MAUNDY THURSDAY AD 2019
TRINITY EVANGELICAL LUTHERAN CHURCH
REV. KURT E. REINHARDT
When the Lord struck Egypt with His fifth plague that killed all the Egyptian livestock, Moses told Pharaoh, “But the Lord will make a distinction between the livestock of Israel and the livestock of Egypt, so that nothing of all that belongs to the people of Israel shall die.” And the next day the Lord did this thing. All the livestock of the Egyptians died, but not one of the livestock of Israel was dead.
So why was it so simple when it came to horses, donkeys, camels, herds and flocks but involved so much when it came to the firstborn children? God had no problem in distinguishing between an Egyptian donkey and an Israelite one. He only killed those who belonged to Egyptians and left those of the Israelites alone. So why then when it comes to the tenth plague, where He took the lives of the first born, could He have not done the same thing? If He could tell the difference between identical Egyptian and Israelite sheep, surely it wouldn’t be hard to tell the difference between a circumcised Israelite child and an uncircumcised Egyptian one?
He is God after all, which does mean that He knows everything. Even without circumcision He would have known His own people. So why? Why the sacrifice of the lamb at the door of the house and the pooled blood taken up to mark the top and the sides crossing the entrance to the Israelite homes with lamb’s blood? Surely the angel of death needed no such markings to keep him moving on? As Lord’s holy angels perfectly do His will he wouldn’t have needed extra help to get his job done that night. The Lord no doubt could have directed his footsteps to the right homes just as He had done with the horses, the donkeys, the camels and the flocks.
What is so special about this night? It is a question that Jews continue to ask at every celebration of the Passover to this day. The answer: “We were slaves to Pharaoh in Egypt, and the Lord, our God, took us out from there with a strong hand and with an outstretched arm,” is ever so true, and yet, there is more, far more to it, which provides the answer for our question tonight. Why the sacrifice of the lamb and the blood on the door? Why the special meal? It was all with this special night in mind, beloved, the one that we celebrate tonight. The sacrifice of the lamb with the blood on the door and the meal that followed was all for the sake of this night when Our Lord Jesus Christ took bread and when He had given thanks, broke it and gave it to the disciples.
Plain and simple, everything that the Israelites where commanded to do on that first Passover was all a prophecy in act and ceremony of what God would do on that distant night, when His only begotten Son would reach out His strong hand, and with an outstretched arm would begin the mass Exodus of His people out of slavery to sin, death and hell. Here, as in many times throughout scripture, we must look back to understand both what is given now, and what lies ahead in the future. You can’t really grasp the fullness of the New Testament without unpacking the fullness of the Old. The prophecy itself uncovers what is given in its fulfillment.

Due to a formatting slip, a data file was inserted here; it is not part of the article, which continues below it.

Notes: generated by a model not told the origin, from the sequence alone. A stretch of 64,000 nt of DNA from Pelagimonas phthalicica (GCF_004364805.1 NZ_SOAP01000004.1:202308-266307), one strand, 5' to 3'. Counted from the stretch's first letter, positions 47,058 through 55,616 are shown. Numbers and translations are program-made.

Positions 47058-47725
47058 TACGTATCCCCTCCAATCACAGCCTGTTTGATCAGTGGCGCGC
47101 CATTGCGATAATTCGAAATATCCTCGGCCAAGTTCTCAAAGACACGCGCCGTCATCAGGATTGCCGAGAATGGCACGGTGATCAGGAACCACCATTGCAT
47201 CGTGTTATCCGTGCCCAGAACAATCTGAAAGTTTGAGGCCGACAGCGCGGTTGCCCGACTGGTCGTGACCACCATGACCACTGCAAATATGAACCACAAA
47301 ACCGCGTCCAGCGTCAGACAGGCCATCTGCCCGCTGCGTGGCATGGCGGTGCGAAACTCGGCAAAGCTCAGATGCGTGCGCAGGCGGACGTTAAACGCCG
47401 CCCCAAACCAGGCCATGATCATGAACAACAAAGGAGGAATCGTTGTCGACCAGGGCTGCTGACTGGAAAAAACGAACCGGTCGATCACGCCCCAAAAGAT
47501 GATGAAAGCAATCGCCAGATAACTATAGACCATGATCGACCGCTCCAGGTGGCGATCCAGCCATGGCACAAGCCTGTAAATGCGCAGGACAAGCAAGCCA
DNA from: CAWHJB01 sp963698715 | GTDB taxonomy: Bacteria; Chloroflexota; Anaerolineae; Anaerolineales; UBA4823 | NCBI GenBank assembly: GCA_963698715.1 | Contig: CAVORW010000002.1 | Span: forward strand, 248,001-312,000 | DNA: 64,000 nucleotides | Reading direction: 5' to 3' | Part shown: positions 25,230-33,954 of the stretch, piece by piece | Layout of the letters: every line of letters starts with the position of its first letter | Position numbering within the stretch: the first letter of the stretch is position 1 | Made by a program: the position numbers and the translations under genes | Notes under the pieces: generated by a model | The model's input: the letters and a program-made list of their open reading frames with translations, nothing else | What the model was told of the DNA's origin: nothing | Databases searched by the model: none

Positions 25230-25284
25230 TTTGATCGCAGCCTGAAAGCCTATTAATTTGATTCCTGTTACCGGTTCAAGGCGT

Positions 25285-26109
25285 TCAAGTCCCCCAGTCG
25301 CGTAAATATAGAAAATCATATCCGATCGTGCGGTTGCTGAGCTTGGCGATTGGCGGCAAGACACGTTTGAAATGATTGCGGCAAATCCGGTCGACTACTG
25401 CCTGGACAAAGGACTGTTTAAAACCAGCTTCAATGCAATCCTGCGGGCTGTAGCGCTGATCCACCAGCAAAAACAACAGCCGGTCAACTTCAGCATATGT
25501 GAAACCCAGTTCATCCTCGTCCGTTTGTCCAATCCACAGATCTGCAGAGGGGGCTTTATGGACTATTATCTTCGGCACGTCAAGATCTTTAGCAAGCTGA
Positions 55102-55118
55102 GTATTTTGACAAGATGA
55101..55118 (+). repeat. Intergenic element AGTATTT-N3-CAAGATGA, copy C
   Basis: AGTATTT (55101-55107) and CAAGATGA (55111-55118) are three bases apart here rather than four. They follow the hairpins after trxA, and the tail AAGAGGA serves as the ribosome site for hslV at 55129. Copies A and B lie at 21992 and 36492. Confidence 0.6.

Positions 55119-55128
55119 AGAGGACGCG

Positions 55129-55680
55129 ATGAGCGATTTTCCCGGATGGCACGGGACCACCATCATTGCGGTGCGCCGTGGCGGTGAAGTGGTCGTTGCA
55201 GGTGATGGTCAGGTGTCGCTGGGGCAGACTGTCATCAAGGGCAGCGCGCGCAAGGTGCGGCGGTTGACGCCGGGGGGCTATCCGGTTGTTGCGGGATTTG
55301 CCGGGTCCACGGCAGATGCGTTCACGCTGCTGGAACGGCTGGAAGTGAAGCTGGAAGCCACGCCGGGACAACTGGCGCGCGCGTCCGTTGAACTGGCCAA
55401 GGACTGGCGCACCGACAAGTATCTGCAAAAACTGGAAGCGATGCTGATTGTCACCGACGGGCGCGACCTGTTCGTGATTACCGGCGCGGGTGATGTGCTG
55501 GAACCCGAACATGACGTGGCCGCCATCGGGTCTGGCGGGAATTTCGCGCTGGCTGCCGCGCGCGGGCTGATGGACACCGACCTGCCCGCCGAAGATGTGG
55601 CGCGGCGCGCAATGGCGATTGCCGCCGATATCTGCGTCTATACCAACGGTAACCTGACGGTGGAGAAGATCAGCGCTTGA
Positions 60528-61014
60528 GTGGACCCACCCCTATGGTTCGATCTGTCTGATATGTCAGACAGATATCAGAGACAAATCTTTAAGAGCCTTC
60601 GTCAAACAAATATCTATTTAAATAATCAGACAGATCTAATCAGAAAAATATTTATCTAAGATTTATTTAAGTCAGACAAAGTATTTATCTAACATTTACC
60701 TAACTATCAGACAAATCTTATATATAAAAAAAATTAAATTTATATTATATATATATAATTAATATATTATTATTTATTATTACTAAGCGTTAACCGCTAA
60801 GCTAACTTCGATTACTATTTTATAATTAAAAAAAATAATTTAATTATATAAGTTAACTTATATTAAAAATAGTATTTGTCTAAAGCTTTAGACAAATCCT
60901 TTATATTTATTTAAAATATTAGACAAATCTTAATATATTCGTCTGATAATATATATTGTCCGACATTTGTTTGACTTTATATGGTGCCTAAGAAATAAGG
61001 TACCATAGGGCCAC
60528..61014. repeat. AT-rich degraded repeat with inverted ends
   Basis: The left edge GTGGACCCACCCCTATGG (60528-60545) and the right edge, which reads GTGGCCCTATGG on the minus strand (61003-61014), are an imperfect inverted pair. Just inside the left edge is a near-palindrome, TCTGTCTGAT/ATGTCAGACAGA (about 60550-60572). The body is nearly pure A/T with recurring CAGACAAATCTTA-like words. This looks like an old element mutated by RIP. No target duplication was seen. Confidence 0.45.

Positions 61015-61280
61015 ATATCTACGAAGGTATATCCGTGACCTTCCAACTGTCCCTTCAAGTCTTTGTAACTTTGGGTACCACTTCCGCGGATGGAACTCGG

The sacrifice of the lamb points forward to the Lamb of God, who will be sacrificed for the life of the World. The blood marking the top and sides of the door points forward to blood of that Lamb, that is placed on the door of the soul in the waters of Holy Baptism, where the sign of the cross upon the forehead and heart mark one as redeemed by Christ the crucified. These signs, like those of old, are not there for the sake of the Lord, but for the faith of the one who receives them. God knows who are His own, and so, whom He should have the angel of death pass over, when the time comes, but the signs are given to us, as they were given to the Israelites, so that when the night comes, we may lie down and sleep in peace knowing that the Lord will make us dwell in safety.
The first passover meal points forward to this special night, when the Lord begins His greater Exodus with the feast of the Lamb of God that was to be slain - Himself. In the first passover the Israelites came to the meal as Egyptian slaves and left it as God’s free rescued people, while those who come to the fulfilled Passover meal of the Lord’s Supper arrive as slaves to sin, death and hell, they leave it as freed children of God rescued by His forgiveness and grace. In the first Passover, the Israelites were nourished for the journey out of Egypt toward the promised land, while in the Lord’s Supper God’s children are nourished for the journey out of the valley of the shadow of death into the glorious dawn of eternal life. The first Passover happened once and was a repeated as a statute forever, because the Lord Jesus would sit down, as He did on the night when He was betrayed, and make it into a perpetual feast, that He has continued to celebrate up to this day and will continue to celebrate until the end of time.
No, God didn’t need the blood of the Lamb but we did, beloved, which is why it was sacrificed on the First Passover and in it’s fulfillment when Our Lord Jesus Christ took the bread and when He had given thanks broke it and gave it to His disciples. As God doesn’t need what’s given out here this night to know that you are His own, but you do. And so come, beloved, in the sorrow of slavery to sin, death and hell, come and eat and drink, to depart in peace as God’s rescued freed people, nourished and strengthened to carry on your journey toward the glorious dawn of eternal life. Amen.